AMC Blog

Why Block Time Agreements Don't Work For IT Management

[fa icon="calendar"] Apr 24, 2018 11:00:00 AM / by Anthony Chiappetta

What is a block time agreement? This method of IT contracting gives organizations the opportunity to purchase a “block of time” in advance for a discounted rate, rather than paying invoices for service on an as-needed basis. The block time agreement approach can be beneficial in some scenarios – as there is typically “no expiration date” on the service hours purchased and the time can be used toward any support service needed from an IT partner.

Block time agreements can also be beneficial to IT providers as they collect their payment upfront and eliminate worries about non-payment of invoices. But is this approach really the best long-term value for the ongoing security and effectiveness of your IT environment?

Here Are Some of the Reasons Why Block Time Agreements Don't Work:

Crisis Just Ahead sign with a bad day

Lack of True Strategic Partnership

Maybe you really like your current IT service guy and establishing a block time agreement with him seems to be a good value. Your staff has a good relationship with him and he understands your network. But what happens to all of that inherent knowledge and intellectual property when he gets promoted or leaves the company? A block time agreement is paying for time. Only time. NOT a relationship. And once that time is used up, you simply start over.

When you work with a true strategic partner for your IT needs, you have an ongoing relationship with a qualified firm that gets to KNOW your business, documents issues and facilitates a more proactive approach to your IT. This kind of partnership allows for increased responsiveness and ensures that systems are secure and ready for what’s next.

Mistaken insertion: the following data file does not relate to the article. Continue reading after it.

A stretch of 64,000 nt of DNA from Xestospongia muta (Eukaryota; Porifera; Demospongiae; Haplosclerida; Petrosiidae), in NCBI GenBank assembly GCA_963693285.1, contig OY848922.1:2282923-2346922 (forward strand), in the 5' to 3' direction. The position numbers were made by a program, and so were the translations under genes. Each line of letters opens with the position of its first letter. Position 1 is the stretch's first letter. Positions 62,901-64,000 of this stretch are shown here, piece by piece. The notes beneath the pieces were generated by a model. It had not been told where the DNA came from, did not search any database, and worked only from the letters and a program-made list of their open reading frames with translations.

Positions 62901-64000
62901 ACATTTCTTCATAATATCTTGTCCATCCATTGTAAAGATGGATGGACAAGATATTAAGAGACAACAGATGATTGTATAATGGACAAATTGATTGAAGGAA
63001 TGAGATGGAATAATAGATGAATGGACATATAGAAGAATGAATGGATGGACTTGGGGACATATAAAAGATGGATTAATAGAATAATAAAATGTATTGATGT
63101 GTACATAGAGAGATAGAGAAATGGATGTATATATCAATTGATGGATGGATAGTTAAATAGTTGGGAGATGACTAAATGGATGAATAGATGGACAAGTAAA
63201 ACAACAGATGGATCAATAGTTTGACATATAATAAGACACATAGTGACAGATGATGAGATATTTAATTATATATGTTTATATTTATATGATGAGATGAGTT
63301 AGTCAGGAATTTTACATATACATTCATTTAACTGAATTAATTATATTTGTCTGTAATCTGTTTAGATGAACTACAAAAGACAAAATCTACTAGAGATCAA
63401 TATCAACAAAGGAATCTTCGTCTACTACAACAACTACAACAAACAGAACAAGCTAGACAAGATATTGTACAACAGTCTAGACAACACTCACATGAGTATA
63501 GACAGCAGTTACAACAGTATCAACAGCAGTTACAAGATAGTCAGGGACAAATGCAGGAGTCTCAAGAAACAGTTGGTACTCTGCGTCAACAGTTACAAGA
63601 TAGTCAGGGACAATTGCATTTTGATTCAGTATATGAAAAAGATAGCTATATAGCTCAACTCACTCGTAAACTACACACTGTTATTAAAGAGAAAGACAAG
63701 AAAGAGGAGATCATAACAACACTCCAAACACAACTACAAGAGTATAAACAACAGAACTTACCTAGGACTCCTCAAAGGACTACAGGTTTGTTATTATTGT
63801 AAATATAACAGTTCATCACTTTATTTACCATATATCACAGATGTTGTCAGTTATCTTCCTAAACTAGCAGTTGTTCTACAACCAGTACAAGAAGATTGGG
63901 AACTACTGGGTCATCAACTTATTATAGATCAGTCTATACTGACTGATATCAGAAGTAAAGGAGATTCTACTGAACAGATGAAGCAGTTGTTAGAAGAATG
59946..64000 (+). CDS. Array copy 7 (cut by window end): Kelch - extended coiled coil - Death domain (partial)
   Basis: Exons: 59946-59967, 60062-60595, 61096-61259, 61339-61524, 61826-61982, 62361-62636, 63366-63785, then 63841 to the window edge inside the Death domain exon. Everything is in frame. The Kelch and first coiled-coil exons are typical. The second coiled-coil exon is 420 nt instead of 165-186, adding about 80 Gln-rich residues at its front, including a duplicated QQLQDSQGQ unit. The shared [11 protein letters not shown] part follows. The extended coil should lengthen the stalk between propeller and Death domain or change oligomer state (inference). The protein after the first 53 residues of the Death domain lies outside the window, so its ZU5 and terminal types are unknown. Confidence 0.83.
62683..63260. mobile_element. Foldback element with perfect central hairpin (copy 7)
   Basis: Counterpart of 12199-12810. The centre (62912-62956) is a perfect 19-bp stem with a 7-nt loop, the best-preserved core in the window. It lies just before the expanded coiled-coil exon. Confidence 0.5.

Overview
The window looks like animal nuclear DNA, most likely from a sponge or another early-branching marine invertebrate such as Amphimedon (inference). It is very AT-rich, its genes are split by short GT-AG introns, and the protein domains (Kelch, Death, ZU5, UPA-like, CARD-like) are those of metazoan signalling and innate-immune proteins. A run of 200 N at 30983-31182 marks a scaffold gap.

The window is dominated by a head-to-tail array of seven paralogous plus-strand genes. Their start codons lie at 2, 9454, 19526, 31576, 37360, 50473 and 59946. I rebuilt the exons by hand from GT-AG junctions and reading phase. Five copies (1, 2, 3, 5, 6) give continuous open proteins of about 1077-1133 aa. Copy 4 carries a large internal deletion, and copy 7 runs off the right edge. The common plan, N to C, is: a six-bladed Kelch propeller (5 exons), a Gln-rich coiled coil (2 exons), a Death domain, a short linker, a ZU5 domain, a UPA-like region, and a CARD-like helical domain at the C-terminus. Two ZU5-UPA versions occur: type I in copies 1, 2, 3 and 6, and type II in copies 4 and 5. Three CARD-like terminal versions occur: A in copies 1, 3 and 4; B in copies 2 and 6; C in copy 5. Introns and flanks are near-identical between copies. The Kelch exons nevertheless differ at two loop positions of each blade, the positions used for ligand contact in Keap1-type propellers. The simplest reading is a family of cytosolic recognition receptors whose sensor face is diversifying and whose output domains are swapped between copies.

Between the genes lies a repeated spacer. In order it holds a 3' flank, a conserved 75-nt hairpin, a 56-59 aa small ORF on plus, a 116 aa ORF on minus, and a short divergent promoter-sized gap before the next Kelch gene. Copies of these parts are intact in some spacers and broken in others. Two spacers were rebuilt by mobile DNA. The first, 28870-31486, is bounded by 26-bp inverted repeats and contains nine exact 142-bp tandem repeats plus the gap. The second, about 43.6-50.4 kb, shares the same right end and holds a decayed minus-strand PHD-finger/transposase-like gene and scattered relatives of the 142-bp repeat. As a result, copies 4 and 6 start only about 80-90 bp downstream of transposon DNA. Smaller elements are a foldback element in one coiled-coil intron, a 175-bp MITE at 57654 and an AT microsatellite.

Block Time Agreements Work Against A Proactive Mindset

The nature of block time agreements lies in a “you only use the time when you need something” approach. This is what we in the IT industry refer to as the “break-fix” approach. When organizations only deal with problems as they occur, it results in inefficiency and bigger problems in the long-term. Consistently fixing problems as they arise and not dealing with the root cause also gets very pricey and so does the resulting downtime.

Angry businessman holding hammer over laptop in his office-1

An IT partner with a proactive approach wants to understand WHY something went wrong and puts systems in place to ensure it doesn’t happen again. They’ll also work with you to understand your business objectives and build a plan for continuing efficiency, security and enhanced functionality in the future. To truly leverage technology, help increase productivity and keep pace with your business growth, your infrastructure must be regularly maintained and monitored. Though at a quick glance it may seem like a managed services approach is the more costly option, it is actually serving to reduce risks and future costs.


No Accountability

If your organization is only paying for “time” and not a partnership, who is actually accountable when things go wrong? You may get quick service when you call your IT guy about a problem or downtime, but if your IT partner isn’t working beside you to understand your business, how it can best use technology, and continually mitigate risks, there is little to no value in that relationship.

When you can put the responsibility of the day-to-day management of your IT network in the hands of trusted experts, you can reduce future problems & expenses, create transparency and eliminate a lot of frustration and uncertainty for you and your team.

When considering whether block time agreements or a managed IT contract are the right choice for your organization, understanding the difference is critical. Block time agreements are not established to align infrastructure with strategies and vision and reduce risk. They are established to provide an economical way to put getting the best out of your IT environment on the back burner and save money. This is why block time agreements don’t work – not only do they result in increased risks and costs, but no mutually beneficial relationship is established and no one is truly accountable when systems break down.

A qualified managed IT partner has experience in all areas of IT and will work to improve your network’s security, reliability, performance, and productivity. They will also work with you to build a comprehensive long-term strategy that will support the mission and vision of your organization.


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